A simpler way to understand your environmental impact is to plug historical data for your business into a calculator.

Calculating business carbon footprint

Because a couple great tools already exist for you to calculate your emissions, you don’t have to start from scratch.

First, gather your utility bills or end-of-year reports for your energy usage, including natural gas, electricity, oil and propane. An overview of your company’s typical consumption habits will also be useful.

You can enter your data to find a simple footprint of your space with the business carbon footprint calculator from Carbonfund.org. If you’re not sure of an answer or a question doesn’t apply to you, skip the question and go to the next one.

When you have this number, you can put it into terms that are useful for you. The EPA’s Greenhouse Gas Equivalencies Calculator converts the data into helpful comparisons to illustrate the impact of the greenhouse gas emissions you’re producing—or avoiding.

If you switch one vehicle to hybrid, for example, the emissions are translated to tons of waste recycled, incandescent lamps switched to LEDs, tree seedlings grown, preserved acres of forest and more.

But why does any of this matter to you? After all, you already have a lot to worry about: rising costs of supplies, keeping your crew productive and safe, tracking shortages and more. See how your business could benefit from reducing emissions.

Benefits of reducing business carbon footprint

While reducing emissions is great for the planet, boosting your bottom line is a more immediate advantage. Explore the benefits of shrinking your footprint, starting with the ability to trim the fat from your operating budget.

Reducing carbon footprint saves money.

Facilities managers and business owners understand there’s a total cost of ownership associated with their business. Switching to environmentally friendly products typically helps lower those costs.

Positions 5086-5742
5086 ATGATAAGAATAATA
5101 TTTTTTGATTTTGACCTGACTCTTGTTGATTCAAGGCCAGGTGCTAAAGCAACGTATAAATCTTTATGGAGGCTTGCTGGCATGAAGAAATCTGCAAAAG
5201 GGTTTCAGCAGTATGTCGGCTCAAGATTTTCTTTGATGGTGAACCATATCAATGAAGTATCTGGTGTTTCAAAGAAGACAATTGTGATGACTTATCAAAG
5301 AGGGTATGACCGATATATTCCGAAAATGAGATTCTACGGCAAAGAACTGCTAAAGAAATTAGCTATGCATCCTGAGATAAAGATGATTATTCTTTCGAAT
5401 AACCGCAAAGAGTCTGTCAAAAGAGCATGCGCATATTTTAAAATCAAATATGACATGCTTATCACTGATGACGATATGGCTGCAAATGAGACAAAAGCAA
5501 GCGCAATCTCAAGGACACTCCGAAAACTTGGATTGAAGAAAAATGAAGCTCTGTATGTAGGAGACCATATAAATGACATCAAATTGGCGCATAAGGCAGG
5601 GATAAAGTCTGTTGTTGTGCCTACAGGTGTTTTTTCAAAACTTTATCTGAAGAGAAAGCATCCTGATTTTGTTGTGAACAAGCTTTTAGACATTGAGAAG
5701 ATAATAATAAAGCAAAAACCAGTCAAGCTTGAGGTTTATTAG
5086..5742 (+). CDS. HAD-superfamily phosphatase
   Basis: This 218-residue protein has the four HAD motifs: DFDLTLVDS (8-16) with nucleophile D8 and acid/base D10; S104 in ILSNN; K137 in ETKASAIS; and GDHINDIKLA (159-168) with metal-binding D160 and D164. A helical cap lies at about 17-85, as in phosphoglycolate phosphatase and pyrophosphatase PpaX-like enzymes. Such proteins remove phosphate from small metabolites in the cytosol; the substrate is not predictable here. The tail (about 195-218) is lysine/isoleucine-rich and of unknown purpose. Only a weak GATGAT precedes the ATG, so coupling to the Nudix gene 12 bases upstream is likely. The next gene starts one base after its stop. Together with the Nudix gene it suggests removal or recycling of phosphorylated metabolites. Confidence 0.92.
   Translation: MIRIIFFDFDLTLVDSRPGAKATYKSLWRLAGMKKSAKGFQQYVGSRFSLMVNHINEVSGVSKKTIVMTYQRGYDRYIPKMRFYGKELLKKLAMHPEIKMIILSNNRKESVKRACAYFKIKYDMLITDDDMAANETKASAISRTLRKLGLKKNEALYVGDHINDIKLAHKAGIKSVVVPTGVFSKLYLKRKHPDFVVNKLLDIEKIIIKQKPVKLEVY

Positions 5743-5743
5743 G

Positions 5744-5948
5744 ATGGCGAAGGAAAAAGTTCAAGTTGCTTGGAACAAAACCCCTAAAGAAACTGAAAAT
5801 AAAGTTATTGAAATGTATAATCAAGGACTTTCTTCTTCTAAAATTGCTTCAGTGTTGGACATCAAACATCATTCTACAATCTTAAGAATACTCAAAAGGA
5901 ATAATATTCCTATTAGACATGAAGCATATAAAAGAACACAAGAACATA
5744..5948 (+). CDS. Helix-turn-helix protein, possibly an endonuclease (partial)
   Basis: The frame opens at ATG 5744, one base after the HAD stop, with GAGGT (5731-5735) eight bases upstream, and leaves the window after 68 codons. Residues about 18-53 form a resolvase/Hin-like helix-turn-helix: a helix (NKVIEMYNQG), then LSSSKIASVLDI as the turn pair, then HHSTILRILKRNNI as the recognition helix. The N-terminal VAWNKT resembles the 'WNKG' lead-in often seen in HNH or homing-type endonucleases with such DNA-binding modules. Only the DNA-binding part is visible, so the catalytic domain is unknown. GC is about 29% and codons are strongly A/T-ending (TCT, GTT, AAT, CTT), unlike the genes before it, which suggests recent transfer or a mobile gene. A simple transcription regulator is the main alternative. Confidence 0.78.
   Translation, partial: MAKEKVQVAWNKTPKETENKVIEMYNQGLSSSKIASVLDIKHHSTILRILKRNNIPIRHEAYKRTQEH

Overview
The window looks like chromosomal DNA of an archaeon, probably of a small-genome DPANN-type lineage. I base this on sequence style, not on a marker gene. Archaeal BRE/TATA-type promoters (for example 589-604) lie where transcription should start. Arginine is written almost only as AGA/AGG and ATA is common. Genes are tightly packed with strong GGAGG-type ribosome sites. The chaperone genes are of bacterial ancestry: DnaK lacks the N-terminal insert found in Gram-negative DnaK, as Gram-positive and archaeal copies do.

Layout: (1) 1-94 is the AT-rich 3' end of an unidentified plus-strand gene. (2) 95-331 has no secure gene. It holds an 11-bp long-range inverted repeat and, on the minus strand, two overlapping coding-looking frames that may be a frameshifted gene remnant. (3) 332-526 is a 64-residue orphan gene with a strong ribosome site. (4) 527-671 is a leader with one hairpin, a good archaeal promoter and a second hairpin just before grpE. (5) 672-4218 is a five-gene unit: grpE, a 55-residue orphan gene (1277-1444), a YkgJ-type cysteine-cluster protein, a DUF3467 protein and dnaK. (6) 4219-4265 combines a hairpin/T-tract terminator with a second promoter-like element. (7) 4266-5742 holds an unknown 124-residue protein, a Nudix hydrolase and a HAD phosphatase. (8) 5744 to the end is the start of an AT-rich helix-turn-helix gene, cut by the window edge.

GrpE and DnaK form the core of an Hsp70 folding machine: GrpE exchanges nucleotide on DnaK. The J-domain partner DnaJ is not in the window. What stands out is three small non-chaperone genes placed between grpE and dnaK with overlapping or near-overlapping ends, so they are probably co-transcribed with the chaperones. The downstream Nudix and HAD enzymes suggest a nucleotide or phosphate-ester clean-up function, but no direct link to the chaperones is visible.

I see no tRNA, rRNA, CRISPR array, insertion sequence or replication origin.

As with any goal, we can’t move forward until we know where we’re starting from. With a benchmark of your current consumption, you can put plans in place to reduce and save your business money.

Tracking emissions helps identify inefficiencies.

If you’re including emissions in monthly or yearly reports, you'll be able to see at a glance if consumption spiked at some point and didn’t return to the baseline. You can investigate to solve the problem—whether that’s shrinkage, leaks, failing equipment or something else—and your operations can return to peak performance.

Customers may prefer businesses with lower emissions.

For both B2B and B2C companies, increasingly customers are asking to see carbon footprint information before they do work with businesses. This can help them calculate their own emissions or simply reduce their individual impact in a more abstract way.

If you market your company as green or publish a Corporate Social Responsibility (CSR) report, your greenhouse gas details—and efforts to reduce consumption—can inform your reports and show your efforts to customers.

Find ways to reduce your business emissions

Once you’ve calculated your footprint and you’re ready to find opportunities to save your business money, explore simple, cost-effective methods with our Green Ideas. You can choose to smart small, by making water heaters more efficient or switching to LED lighting, or go bigger by exploring electric trucks and LEED certification.